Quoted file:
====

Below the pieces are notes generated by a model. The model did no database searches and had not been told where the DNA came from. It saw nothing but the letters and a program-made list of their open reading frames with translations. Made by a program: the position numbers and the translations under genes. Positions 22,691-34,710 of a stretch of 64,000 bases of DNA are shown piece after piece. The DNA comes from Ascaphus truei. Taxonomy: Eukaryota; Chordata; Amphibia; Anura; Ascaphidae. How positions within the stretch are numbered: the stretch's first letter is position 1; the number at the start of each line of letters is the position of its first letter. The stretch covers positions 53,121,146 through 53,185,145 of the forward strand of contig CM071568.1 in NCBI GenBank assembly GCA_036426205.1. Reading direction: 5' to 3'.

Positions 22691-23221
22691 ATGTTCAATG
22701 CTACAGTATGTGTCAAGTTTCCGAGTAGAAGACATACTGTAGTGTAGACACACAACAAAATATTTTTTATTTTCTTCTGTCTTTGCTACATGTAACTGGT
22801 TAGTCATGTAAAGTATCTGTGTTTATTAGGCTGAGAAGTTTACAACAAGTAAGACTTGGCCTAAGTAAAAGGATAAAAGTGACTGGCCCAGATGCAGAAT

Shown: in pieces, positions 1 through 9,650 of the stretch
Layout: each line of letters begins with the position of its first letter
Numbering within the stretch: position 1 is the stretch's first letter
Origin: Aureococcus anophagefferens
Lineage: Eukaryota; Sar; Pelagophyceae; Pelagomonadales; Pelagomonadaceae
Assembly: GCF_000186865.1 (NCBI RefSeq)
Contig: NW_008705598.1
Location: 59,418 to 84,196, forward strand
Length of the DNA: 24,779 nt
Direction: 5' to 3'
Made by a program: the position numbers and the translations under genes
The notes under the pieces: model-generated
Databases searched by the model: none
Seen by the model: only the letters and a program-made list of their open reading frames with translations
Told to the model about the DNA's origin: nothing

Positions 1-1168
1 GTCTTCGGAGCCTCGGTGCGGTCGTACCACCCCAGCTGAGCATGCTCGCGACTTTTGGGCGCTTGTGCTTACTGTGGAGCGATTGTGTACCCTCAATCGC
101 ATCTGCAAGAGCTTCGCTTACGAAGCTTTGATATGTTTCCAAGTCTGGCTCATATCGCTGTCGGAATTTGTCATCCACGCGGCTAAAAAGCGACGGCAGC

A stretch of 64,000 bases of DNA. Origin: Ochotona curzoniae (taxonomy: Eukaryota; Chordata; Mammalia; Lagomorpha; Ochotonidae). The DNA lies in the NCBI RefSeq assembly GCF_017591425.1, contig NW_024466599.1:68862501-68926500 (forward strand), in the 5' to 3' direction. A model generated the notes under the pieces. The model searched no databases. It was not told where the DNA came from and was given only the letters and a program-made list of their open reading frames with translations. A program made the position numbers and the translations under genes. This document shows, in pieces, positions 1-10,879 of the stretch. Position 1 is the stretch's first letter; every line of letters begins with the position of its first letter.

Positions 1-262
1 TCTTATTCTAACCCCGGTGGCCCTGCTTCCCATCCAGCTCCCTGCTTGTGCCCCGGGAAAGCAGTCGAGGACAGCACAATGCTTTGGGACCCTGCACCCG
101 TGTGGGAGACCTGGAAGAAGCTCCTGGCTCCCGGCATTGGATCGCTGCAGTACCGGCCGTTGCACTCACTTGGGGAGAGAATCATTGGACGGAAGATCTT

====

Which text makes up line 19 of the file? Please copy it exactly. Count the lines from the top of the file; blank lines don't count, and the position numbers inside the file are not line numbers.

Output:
Seen by the model: only the letters and a program-made list of their open reading frames with translations